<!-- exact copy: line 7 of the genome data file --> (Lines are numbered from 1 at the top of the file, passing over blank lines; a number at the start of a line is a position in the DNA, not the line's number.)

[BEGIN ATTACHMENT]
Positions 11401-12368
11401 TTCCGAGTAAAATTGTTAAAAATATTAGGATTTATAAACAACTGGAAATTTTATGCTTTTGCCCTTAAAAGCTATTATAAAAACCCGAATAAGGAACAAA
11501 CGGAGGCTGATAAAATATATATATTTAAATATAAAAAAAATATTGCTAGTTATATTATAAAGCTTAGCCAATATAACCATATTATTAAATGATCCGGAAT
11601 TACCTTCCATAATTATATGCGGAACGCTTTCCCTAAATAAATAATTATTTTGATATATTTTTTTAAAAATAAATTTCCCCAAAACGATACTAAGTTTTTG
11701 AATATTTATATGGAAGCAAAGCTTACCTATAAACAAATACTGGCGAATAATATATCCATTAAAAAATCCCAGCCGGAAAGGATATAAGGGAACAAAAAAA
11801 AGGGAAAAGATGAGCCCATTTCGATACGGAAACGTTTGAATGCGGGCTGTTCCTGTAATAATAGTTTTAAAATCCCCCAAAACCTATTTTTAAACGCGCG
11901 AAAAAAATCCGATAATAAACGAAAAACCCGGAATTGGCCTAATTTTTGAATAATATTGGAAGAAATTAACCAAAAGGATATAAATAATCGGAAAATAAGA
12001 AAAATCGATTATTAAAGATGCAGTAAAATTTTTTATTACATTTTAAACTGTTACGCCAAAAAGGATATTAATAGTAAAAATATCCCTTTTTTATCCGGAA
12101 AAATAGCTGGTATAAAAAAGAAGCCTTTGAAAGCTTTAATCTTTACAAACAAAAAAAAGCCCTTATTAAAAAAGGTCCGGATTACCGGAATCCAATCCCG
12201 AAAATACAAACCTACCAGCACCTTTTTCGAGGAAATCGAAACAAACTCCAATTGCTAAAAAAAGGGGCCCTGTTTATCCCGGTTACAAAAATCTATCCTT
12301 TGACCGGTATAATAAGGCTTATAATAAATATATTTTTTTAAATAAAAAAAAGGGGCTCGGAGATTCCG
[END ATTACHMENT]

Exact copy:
11901 AAAAAAATCCGATAATAAACGAAAAACCCGGAATTGGCCTAATTTTTGAATAATATTGGAAGAAATTAACCAAAAGGATATAAATAATCGGAAAATAAGA